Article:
I know someone who owns multiple donut stores. They're full of cameras, so he can check on them from anywhere with  his phone. IDK if the line staff knows about them, but I'm sure his managers do.

There's really almost no reason not to tell your employees that there are cameras.  It doesn't seem to matter.  People either forget or don't care and those who would, will STILL pull off bad or illegal behavior RIGHT IN FRONT of the cameras!  It's shocking! 

Even at work, where I know internet usage is monitored, here I am....

sequoia

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Re: Epic FU money stories
« Reply #2043 on: November 29, 2017, 10:37:22 AM »
I suspect my wife may deploy our FU money in the near future.

(...)

She approached the boss and offered (I think) a fair compromise
I start early in the morning so I will make sure to work the time in lieu before the 8th and take a half-day instead.

Boss refused, stating that my wife starts early anyway so it doesn't count.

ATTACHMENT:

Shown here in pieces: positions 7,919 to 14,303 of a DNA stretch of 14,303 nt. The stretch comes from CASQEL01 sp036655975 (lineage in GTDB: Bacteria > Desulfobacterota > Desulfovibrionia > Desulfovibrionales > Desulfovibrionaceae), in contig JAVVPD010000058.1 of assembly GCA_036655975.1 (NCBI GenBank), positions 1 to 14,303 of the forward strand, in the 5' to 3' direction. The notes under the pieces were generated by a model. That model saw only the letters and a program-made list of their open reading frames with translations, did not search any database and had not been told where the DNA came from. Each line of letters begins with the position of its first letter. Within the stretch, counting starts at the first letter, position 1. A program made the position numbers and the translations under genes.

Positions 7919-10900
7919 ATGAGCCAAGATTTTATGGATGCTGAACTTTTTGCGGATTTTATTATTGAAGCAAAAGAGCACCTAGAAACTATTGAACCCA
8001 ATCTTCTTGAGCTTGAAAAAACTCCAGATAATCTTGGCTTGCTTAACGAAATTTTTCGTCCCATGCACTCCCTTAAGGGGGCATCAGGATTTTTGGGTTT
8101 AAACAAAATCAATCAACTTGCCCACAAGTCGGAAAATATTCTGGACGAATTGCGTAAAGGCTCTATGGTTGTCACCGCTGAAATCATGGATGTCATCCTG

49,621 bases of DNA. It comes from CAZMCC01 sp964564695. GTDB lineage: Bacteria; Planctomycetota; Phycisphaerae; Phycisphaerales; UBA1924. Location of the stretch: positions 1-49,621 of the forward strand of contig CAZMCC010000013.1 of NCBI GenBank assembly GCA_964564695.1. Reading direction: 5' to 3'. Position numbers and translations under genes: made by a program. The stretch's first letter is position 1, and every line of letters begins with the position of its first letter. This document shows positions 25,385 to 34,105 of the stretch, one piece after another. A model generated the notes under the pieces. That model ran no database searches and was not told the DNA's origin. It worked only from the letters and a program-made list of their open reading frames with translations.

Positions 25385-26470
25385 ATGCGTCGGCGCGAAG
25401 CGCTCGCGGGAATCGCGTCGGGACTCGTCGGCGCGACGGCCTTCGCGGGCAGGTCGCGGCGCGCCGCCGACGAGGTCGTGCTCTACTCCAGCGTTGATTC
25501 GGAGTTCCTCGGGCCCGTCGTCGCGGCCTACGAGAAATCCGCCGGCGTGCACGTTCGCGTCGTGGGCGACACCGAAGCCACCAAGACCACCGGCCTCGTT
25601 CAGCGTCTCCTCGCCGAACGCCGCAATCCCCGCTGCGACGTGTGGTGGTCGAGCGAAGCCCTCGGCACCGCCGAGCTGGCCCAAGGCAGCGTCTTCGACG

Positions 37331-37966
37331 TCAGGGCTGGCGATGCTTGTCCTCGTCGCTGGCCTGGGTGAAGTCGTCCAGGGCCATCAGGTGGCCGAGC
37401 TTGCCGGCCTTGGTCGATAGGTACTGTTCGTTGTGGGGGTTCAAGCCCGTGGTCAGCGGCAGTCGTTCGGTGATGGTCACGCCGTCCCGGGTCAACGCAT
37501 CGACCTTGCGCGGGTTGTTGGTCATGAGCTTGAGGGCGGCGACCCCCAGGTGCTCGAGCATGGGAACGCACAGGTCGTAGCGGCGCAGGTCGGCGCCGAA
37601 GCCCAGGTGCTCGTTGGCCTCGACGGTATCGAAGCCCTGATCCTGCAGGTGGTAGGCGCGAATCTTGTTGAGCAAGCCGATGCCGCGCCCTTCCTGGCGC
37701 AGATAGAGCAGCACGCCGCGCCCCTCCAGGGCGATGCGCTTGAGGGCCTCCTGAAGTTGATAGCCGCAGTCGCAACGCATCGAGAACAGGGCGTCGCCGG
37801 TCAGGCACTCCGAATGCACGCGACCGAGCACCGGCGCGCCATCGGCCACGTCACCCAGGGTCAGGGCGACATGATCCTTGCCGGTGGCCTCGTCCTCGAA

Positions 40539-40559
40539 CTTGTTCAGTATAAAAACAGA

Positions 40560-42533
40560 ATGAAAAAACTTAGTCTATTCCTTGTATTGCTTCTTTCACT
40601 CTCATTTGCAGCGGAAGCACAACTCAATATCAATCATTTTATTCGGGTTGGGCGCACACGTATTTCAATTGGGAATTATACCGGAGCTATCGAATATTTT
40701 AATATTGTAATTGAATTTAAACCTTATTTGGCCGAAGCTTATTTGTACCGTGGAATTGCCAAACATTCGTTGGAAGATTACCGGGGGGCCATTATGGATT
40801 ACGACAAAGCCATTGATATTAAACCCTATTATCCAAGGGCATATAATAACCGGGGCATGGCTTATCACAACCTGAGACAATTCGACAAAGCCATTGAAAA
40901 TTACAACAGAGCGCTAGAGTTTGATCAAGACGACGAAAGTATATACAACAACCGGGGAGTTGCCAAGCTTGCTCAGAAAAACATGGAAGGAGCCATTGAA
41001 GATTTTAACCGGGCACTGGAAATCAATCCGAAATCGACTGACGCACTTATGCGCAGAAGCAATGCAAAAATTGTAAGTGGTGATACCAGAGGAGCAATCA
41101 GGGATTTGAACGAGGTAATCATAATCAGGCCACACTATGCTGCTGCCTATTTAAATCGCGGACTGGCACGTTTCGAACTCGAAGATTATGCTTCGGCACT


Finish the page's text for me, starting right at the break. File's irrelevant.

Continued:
Mrs UK does start over an hour early (to avoid traffic) so is contracted to 8 hours per day and works 9.5 hours... every single day.

This has really annoyed Mrs UK because:
  • This boss turns up late most days, including today (the day after this argument)
  • The boss appears to have decided that Mrs UK's voluntary (unpaid) overtime is the companies right
  • Mrs UK often works over weekends and late into the evening to get things done, so now feels very under appreciated
  • We now need to completely re-arrange our travel, my dad will need a day off to travel early instead (self-employed so won't get paid)

She is friendly with one of the directors and is going to raise the issue with him.  If the company don't sort it, they are probably going to lose her!

She has to stop working for free. Especially when it isn't even appriciated. Put in the 8 hours, not a second more. If you get no flexibility, you have to stop giving flexibility.

I have no problem being flexible at work, putting in 60 hour weeks when necessary, work late saturday and sunday nights to reach deadlines, etc. But every single of those hours get written down, and I will either receive OT for them, or take PTO. Usually, i end up with 7 weeks of summer holidays, and long weekends whenever it suits me.